How much Resin do I need?
As a beginner Resin Artist or Crafter is essential to know much epoxy resin you need for your projects. This is because once combined Part A (Resin) with Part B (Hardener), there is a limited working time to use that mixture before it solidifies. If you mix too much and don’t have another project prepared, that resin will harden and be wasted. Or even worse, you can run out of mixed resin during a large project. So most of the time, the first question that comes to mind before getting started is: How much resin do I need?
There are several ways to calculate the amount of resin needed depending on the project you’ll be doing. For resin paintings or coating projects involving resin layers on a flat surface, the easiest way to estimate the amount needed is using a Resin Calculator like the one you’ll find below. For deep pours or casting complex objects, many artists use water to measure the internal volume of the mold to know approximately the amount of resin required.
Now that you know two easy methods to estimate your resin needs, let’s dive in to learn how you can actually do it.
How to calculate how much resin you need?
Let’s begin with projects like coating a countertop, making ocean art paintings, geode art pieces, or just covering a photo on flat surfaces like canvas or wooden panels. Since most resins for art self-level at about 1/8” or 0.125 inches, 4 oz of epoxy resin (2 oz Resin mixed with 2 oz Hardener) should cover approximately 1 square foot.
However, you can calculate the amount of resin needed for your specific project’s size at any time by using the Resin Calculator we have put together for your convenience below. To do so, just enter the length and width of a rectangular or square canvas/surface. For the layer’s height, you can use 0.125 inches, as that’s the average settling point for art resins.
Layer Thickness conversion for your reference
1/8″ =0.125 in.
1/4″ = 0.25 in.
3/8″ = 0.375 in.
1/2″ = 0.50 in.
5/8″ = 0.625 in.
3/4″ = 0.75 in.
7/8″ = 0.875 in.
1″ = 1.00 in.
TIP: Assuming the mixing ratio of your epoxy resin is 1:1, just divide the total amount of Resin needed by 2, and you’ll know how much Resin (Part A) and Hardener (Part B) you need to mix for your project. Please follow the manufacturer's instructions if you are using a different type of resin that’s not a 1:1 mixing ratio.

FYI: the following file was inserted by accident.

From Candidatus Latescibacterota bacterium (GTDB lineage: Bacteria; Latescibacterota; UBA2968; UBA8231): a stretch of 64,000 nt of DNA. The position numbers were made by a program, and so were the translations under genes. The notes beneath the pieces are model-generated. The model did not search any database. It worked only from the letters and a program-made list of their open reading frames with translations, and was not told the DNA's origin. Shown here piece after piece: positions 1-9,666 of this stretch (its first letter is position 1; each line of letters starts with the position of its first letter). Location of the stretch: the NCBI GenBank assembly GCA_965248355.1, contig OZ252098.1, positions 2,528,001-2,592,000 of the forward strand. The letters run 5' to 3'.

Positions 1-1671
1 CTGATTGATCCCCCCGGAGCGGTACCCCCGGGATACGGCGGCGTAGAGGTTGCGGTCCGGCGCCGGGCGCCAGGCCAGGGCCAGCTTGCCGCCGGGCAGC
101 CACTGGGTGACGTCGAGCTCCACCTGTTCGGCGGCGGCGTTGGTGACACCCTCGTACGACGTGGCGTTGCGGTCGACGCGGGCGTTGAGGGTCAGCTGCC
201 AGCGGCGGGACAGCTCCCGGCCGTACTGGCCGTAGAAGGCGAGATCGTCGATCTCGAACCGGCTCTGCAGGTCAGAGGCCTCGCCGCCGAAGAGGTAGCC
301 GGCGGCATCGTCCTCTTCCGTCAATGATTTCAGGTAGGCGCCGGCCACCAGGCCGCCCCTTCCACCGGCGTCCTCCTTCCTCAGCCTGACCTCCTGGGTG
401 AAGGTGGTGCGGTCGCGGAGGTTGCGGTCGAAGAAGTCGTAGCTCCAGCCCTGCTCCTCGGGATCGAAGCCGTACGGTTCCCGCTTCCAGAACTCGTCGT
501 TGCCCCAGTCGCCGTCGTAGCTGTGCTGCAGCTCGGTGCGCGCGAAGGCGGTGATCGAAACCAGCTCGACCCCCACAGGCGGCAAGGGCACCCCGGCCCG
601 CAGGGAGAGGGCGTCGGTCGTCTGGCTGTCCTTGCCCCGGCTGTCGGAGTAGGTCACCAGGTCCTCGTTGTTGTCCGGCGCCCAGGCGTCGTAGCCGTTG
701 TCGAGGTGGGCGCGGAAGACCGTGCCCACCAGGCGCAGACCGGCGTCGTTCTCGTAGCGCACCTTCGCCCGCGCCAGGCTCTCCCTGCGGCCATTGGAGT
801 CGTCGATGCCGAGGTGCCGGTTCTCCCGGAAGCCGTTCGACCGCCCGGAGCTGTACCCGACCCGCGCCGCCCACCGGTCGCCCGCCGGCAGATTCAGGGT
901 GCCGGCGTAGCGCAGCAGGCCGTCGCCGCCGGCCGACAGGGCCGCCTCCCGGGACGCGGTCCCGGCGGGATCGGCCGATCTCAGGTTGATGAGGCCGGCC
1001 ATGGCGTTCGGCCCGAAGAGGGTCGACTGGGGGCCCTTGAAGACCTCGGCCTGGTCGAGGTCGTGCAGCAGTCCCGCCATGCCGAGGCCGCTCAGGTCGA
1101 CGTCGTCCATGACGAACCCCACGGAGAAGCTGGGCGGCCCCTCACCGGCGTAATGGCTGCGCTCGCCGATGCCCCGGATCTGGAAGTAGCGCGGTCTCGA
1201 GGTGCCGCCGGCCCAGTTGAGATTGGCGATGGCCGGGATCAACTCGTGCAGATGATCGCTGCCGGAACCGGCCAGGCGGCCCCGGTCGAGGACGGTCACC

How to know how much resin to use for molds?
If you are casting a resin pyramid or a more complex object using a deep silicone mold, it can be challenging to calculate how much resin you need to fill it. An easy trick that crafters recommend is to fill your mold with water first and then pour the water into a measuring spoon or cup. This will equal the total amount of resin you’ll need to mix.
TIP: When measuring Epoxy Resin for a casting project, it’s always better to have a little extra than not enough. While the water method is pretty accurate, the viscosity levels of water and epoxy are different, so count on mixing up more resin when using this approach.
Check out the how-to video above by @resinista, a talented Resin Artist from the MEYSPRING Community on Instagram.
As discussed in this article, estimating the amount of resin needed for your creative project is crucial to success when experimenting with this medium. Since it is an expensive material and you must use it once Part A and Part B are combined, correctly estimating how much resin will be needed is always recommended to prevent waste or mishaps.
The good news is you can use a couple of easy methods. You can use our Epoxy Calculator above for projects needing thin resin layers on flat surfaces. For intricate projects involving deep molds, you can use water to estimate how many fluid ounces of Resin you need to fill the mold. Then mix that amount of resin or a little extra, just in case.
We hope you find this article helpful and the Epoxy Calculator makes your life easier regarding Epoxy Resin estimations. If you would like to learn how to make resin coasters for beginners, check out this article. You can also review our comprehensive Beginner’s Guide to Resin Art.
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